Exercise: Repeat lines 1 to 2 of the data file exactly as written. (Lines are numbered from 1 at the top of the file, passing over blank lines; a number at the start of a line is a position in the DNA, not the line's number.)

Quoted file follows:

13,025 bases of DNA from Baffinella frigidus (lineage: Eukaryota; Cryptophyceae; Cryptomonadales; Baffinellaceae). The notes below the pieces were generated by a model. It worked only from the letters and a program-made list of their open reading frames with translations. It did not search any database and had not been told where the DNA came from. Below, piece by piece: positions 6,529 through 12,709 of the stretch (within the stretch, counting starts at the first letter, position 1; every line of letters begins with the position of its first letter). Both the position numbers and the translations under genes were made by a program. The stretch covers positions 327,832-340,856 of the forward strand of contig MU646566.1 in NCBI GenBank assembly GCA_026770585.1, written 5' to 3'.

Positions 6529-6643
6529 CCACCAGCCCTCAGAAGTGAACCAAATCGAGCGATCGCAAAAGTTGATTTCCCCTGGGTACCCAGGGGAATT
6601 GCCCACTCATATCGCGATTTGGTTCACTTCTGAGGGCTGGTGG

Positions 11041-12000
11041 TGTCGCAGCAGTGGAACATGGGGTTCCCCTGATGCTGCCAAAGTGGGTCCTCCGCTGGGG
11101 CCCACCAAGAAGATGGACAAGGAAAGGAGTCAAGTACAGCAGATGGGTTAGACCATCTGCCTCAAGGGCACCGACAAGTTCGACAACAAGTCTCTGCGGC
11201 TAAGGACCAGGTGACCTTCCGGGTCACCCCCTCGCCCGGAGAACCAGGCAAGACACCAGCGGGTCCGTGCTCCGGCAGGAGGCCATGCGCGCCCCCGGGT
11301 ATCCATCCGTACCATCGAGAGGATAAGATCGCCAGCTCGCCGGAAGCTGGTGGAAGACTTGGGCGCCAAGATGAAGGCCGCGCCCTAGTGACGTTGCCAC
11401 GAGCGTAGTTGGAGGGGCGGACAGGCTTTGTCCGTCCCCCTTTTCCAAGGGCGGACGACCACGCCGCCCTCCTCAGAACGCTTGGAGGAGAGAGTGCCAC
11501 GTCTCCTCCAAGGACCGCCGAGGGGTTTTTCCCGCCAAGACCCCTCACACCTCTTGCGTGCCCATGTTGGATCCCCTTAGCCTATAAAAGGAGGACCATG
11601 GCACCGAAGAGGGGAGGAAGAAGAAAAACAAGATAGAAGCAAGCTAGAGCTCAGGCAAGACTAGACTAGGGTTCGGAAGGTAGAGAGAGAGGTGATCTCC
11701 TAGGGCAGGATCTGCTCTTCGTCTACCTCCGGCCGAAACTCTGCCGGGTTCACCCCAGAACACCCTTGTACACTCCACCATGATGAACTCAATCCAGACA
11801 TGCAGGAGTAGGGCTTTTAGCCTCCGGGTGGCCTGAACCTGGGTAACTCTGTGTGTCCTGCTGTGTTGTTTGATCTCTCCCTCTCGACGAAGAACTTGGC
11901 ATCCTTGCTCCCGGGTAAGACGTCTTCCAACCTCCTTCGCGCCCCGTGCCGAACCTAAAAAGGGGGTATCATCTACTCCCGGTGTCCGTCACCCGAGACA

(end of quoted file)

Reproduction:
13,025 bases of DNA from Baffinella frigidus (lineage: Eukaryota; Cryptophyceae; Cryptomonadales; Baffinellaceae). The notes below the pieces were generated by a model. It worked only from the letters and a program-made list of their open reading frames with translations. It did not search any database and had not been told where the DNA came from. Below, piece by piece: positions 6,529 through 12,709 of the stretch (within the stretch, counting starts at the first letter, position 1; every line of letters begins with the position of its first letter). Both the position numbers and the translations under genes were made by a program. The stretch covers positions 327,832-340,856 of the forward strand of contig MU646566.1 in NCBI GenBank assembly GCA_026770585.1, written 5' to 3'.

Positions 6529-6643